Read time: 1 minute 30 seconds
Captions and transcripts benefit everyone. Transcripts mean easier production of subtitles in a number of languages. They also improve the indexing of online content.
Improved indexing means improved search engine optimisation and discoverability of government online content.
- Sudo is hearing-impaired and cannot rely on audio.
- Mia is a non-native English speaker and has difficulty understanding video.
- Lyla-Mae is watching a video but cannot listen to the audio due to being in a teleconference.
Transcript and caption guide
Such as a podcast or radio interview: provide a transcript.
Such as training videos: provide a transcript and captions.
- Include in the transcripts and captions the spoken information. Also include the sounds that are important for understanding the content.
- For example, [the Minister's phone starts ringing].
- Also include a description of important visual content.
- For example, [the Minister's enters the room].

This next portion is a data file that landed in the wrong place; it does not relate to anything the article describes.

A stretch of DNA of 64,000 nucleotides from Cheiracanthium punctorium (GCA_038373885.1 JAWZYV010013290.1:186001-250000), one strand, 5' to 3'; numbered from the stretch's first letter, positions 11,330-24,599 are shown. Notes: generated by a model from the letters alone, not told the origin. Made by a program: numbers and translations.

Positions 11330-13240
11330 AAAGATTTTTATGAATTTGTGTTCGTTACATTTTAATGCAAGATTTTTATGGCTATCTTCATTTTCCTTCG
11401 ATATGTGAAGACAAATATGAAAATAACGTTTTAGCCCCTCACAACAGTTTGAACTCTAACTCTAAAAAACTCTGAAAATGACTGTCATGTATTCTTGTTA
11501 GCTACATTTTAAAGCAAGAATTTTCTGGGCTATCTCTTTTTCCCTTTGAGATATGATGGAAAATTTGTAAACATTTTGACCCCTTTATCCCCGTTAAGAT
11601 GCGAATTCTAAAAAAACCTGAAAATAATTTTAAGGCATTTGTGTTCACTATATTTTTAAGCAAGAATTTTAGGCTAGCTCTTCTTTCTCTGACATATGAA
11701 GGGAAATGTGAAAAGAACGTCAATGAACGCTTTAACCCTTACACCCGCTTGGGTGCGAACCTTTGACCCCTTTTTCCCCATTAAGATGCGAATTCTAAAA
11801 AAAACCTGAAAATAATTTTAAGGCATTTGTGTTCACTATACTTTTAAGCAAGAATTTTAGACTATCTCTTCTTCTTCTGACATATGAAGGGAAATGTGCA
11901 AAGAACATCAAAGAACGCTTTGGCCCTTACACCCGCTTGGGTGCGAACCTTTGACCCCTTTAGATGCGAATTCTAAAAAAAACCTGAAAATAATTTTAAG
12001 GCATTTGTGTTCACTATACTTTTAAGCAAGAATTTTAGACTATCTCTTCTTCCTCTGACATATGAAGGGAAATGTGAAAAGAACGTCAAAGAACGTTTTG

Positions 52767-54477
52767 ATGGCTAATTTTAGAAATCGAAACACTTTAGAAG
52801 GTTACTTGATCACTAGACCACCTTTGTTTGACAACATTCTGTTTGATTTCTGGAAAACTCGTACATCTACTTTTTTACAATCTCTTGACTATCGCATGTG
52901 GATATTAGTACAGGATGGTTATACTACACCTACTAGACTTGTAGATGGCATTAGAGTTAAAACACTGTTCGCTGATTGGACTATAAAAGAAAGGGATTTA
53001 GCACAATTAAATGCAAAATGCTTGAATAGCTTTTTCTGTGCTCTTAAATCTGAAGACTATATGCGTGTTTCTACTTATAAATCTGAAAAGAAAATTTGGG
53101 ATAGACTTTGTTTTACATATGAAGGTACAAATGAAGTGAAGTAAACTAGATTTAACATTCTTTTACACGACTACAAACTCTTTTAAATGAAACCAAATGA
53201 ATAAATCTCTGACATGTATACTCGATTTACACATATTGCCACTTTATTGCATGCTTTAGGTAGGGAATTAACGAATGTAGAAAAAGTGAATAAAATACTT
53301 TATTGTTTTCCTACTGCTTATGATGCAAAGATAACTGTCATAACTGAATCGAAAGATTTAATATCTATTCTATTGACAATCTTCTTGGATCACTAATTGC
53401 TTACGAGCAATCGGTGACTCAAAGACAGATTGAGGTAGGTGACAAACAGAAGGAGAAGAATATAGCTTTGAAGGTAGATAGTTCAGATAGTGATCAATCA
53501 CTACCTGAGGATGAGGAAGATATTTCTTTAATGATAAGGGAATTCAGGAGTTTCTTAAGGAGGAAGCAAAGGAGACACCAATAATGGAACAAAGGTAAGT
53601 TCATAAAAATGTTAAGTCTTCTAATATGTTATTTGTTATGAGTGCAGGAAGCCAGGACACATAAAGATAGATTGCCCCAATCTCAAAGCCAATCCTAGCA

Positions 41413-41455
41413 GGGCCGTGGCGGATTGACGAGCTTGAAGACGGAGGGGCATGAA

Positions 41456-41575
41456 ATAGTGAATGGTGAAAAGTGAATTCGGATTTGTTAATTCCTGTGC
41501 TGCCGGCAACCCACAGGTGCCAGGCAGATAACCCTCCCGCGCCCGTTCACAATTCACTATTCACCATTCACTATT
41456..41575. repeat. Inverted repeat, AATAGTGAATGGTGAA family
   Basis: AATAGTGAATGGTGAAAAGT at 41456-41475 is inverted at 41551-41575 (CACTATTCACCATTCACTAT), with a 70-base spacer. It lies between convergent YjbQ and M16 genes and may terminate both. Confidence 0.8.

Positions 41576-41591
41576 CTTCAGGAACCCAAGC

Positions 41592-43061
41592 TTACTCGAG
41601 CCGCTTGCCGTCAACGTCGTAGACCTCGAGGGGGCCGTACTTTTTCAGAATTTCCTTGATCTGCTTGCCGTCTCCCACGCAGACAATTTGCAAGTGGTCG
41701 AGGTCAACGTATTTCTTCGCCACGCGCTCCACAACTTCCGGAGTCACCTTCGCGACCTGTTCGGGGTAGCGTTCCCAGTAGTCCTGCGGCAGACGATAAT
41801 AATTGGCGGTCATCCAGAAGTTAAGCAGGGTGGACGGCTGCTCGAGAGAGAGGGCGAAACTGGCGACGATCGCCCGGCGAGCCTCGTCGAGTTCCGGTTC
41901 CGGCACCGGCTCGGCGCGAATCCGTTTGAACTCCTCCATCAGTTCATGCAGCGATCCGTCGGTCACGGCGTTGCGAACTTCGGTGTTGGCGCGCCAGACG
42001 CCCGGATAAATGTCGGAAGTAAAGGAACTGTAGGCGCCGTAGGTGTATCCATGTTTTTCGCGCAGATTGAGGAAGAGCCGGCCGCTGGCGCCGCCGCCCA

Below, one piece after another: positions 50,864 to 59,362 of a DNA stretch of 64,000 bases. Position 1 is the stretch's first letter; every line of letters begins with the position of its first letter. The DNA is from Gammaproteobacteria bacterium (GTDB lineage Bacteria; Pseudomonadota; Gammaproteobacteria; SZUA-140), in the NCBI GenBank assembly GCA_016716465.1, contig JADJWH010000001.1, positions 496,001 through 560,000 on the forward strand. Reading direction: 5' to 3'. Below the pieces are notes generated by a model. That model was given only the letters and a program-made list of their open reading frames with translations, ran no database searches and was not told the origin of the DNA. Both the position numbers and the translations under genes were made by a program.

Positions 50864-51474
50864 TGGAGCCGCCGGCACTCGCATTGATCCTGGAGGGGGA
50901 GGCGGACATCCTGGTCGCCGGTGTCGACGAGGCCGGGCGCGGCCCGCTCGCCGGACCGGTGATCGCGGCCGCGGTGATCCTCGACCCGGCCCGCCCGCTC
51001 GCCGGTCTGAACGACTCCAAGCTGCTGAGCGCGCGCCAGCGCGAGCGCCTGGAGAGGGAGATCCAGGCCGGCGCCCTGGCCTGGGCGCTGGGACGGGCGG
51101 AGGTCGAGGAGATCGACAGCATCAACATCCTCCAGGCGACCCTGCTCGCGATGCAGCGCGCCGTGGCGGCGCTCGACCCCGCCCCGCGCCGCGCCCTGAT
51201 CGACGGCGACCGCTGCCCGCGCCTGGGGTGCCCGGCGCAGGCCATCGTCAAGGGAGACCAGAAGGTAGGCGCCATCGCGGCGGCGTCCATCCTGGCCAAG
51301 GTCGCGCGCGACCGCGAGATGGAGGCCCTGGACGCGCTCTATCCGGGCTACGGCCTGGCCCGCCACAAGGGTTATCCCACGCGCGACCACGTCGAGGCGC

For example, health and safety and compliance information, or situations.
The Australian Government recommends the inclusion of Auslan.
Steps to take
- Start with the World Wide Web Consortium's (W3C) video captions perspective page. This is a great guide to best practice layout for embedded video, captions and transcripts. W3C use Able Player for their embedded videos, YouTube and Vimeo are also good options. Speak with your developer if you need help.
- Read the Australian Government Style Manual on video and audio.
- Make sure video captions synchronise to appear around the same time that they would be heard in the audio. Accurate captions must be provided, so don’t rely 100% on auto-captioning or auto-transcript options. A good starting point is a production script or transcription services.
- To make video or audio transcripts available, link to it from the same place you link to or display your video or audio file.
- Avoid brightly flashing or rapidly flashing colours in your videos. When flashes are faster than three times a second, they can trigger seizures for people living with visual epilepsy. Flashing colours can also cause headaches for other people.
- Ensure that text within the video stands out from the background with good colour contrast.
- Learn more about why captions are so important for everyone. Watch World Wide Web Consortium's (W3C) short video about captions (48 seconds):